Giardia lamblia, a human parasite found in contaminated drinking water, is responsible for over 20,000 intestinal infections a year in the U.S. A single-celled eukaryote, Giardia enters the body in unfiltered water or I transmitted through person-to-person contact. It eventually makes its way to the intestine, where it lives as a trophozoite, and undergoes asexual reproduction.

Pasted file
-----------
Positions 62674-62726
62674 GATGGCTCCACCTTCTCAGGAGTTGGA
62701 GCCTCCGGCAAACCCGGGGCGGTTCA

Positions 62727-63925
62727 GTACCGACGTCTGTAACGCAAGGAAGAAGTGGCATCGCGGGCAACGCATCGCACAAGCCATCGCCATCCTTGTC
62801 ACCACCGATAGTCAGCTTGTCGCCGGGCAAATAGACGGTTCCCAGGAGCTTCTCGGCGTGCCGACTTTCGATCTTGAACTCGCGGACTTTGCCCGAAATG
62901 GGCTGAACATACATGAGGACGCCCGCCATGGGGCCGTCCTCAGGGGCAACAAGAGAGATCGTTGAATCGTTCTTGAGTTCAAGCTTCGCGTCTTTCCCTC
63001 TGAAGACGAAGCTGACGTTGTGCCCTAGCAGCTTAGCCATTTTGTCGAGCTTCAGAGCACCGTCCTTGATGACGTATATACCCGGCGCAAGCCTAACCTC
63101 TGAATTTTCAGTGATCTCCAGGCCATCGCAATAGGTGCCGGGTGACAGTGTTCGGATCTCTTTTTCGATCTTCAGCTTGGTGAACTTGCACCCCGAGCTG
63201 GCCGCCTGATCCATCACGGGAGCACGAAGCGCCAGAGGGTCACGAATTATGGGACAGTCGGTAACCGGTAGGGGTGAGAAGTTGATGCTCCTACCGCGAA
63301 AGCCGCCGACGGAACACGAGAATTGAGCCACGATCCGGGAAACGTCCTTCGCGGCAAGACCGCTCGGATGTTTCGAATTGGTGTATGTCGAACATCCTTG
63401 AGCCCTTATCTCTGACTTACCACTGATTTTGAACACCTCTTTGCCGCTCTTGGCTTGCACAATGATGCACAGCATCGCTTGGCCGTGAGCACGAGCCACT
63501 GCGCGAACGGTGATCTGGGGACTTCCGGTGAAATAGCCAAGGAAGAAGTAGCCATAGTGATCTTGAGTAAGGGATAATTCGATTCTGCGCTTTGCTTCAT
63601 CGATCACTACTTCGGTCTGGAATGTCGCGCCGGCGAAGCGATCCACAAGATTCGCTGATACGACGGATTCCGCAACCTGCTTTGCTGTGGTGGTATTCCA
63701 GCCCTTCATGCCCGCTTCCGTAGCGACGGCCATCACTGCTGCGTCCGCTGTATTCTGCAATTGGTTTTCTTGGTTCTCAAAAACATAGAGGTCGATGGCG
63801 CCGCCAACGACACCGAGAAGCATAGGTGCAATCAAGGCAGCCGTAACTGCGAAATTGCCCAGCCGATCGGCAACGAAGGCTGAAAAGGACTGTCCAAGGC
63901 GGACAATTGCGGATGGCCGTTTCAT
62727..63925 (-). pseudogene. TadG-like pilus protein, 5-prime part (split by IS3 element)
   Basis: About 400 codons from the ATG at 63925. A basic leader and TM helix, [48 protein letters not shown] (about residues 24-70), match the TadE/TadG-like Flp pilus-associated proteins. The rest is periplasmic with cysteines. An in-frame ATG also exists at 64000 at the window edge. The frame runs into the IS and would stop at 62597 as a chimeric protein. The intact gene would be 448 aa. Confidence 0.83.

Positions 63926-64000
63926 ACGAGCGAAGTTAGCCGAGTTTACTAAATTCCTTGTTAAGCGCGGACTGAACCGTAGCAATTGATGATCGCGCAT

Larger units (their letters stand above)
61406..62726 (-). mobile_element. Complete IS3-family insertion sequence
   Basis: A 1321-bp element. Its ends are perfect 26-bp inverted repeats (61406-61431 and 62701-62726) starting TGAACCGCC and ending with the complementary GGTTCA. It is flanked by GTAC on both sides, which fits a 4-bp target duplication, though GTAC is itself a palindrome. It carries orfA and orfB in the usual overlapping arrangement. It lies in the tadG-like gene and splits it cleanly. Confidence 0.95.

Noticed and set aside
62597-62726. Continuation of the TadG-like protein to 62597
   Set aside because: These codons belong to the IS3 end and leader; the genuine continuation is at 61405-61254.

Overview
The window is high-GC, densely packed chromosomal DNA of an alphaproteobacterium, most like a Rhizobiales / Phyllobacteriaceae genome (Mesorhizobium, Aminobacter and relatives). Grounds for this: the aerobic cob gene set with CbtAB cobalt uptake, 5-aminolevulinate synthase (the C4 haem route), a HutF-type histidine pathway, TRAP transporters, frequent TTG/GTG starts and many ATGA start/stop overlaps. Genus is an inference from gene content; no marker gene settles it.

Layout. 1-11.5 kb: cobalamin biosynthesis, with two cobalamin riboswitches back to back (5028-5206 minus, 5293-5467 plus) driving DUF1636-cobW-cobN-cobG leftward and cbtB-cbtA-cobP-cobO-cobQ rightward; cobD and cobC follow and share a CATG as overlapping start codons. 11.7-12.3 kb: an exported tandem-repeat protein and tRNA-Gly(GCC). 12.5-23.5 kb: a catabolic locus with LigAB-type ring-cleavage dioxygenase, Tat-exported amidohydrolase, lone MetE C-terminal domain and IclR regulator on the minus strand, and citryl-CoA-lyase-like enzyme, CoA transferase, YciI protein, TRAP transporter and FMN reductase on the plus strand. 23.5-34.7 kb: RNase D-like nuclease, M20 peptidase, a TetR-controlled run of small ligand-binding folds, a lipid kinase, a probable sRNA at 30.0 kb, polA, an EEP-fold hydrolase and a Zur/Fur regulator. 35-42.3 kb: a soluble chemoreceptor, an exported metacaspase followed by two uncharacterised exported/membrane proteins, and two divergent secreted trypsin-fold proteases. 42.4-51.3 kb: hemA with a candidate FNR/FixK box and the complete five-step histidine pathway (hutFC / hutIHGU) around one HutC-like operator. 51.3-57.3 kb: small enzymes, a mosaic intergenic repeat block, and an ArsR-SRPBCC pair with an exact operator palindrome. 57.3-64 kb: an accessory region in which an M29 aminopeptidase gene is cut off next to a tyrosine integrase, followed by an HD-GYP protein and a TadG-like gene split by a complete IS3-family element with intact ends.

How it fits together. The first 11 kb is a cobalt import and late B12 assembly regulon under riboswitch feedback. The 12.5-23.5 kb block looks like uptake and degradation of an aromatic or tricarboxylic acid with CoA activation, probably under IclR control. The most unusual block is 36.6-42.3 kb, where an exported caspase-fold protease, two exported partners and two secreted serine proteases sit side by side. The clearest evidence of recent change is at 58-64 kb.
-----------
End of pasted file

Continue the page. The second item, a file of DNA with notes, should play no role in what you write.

Symptoms of giardiasis include abdominal cramps, vomiting, fever, and diarrhea. Once it is expelled from the body through stool, it assumes the form of an infectious cyst that can survive in water, soil, or on surfaces for weeks.
In this image, the trophozoites' microtubule skeletons are immunostained (red), while their paired nuclei are DAPI stained (fluorescent blue).